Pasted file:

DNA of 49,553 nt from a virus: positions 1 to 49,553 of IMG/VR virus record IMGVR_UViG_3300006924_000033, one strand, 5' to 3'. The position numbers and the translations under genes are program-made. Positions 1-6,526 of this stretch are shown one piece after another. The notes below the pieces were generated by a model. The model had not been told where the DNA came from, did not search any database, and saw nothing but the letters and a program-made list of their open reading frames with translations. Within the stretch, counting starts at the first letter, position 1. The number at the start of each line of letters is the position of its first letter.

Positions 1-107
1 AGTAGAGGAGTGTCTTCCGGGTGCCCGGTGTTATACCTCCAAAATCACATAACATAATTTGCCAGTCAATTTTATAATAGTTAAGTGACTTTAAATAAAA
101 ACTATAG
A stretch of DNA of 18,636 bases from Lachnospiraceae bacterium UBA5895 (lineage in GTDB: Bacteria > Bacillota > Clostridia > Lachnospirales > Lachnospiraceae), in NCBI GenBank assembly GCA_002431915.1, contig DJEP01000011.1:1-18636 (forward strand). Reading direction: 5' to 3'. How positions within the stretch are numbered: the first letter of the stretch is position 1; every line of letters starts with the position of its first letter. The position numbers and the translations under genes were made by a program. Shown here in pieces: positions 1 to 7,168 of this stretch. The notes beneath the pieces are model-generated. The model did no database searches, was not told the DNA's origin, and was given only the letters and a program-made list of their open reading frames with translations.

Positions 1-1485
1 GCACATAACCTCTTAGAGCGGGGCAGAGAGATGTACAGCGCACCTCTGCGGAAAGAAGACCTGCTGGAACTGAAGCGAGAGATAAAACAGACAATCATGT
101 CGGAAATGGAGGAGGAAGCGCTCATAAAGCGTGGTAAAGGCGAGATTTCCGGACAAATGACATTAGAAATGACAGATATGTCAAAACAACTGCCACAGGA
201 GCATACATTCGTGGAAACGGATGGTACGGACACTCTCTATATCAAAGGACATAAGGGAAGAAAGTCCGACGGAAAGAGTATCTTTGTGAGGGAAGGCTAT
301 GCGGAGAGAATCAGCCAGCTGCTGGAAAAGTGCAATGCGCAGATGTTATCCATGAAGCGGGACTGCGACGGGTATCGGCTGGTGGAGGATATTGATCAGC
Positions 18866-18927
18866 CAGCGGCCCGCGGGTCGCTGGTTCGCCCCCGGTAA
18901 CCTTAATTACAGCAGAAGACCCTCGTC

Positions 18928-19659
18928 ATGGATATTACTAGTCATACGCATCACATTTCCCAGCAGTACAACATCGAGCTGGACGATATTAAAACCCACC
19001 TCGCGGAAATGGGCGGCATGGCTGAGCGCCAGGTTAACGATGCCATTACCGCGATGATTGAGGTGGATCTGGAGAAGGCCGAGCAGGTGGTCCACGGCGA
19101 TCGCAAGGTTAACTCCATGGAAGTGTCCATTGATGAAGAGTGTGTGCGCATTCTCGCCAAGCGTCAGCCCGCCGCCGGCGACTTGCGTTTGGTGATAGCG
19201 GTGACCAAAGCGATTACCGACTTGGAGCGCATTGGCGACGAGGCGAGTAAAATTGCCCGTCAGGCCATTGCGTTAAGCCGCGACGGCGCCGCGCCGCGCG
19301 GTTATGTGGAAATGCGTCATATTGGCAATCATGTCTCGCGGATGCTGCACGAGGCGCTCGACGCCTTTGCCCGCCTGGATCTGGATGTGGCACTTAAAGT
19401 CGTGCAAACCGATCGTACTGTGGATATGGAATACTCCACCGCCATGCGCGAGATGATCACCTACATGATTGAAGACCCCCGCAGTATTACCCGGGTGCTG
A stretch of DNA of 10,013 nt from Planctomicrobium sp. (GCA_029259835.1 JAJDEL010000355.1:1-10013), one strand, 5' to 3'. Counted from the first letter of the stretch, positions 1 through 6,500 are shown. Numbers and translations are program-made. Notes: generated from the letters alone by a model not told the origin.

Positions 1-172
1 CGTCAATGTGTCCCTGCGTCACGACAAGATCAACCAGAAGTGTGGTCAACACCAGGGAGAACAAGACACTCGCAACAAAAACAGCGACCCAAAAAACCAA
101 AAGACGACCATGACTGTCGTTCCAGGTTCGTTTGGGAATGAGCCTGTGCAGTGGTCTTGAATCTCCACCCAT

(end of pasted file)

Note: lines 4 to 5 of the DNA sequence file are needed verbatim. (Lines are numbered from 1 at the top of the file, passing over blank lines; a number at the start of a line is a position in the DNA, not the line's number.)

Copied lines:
101 ACTATAG
A stretch of DNA of 18,636 bases from Lachnospiraceae bacterium UBA5895 (lineage in GTDB: Bacteria > Bacillota > Clostridia > Lachnospirales > Lachnospiraceae), in NCBI GenBank assembly GCA_002431915.1, contig DJEP01000011.1:1-18636 (forward strand). Reading direction: 5' to 3'. How positions within the stretch are numbered: the first letter of the stretch is position 1; every line of letters starts with the position of its first letter. The position numbers and the translations under genes were made by a program. Shown here in pieces: positions 1 to 7,168 of this stretch. The notes beneath the pieces are model-generated. The model did no database searches, was not told the DNA's origin, and was given only the letters and a program-made list of their open reading frames with translations.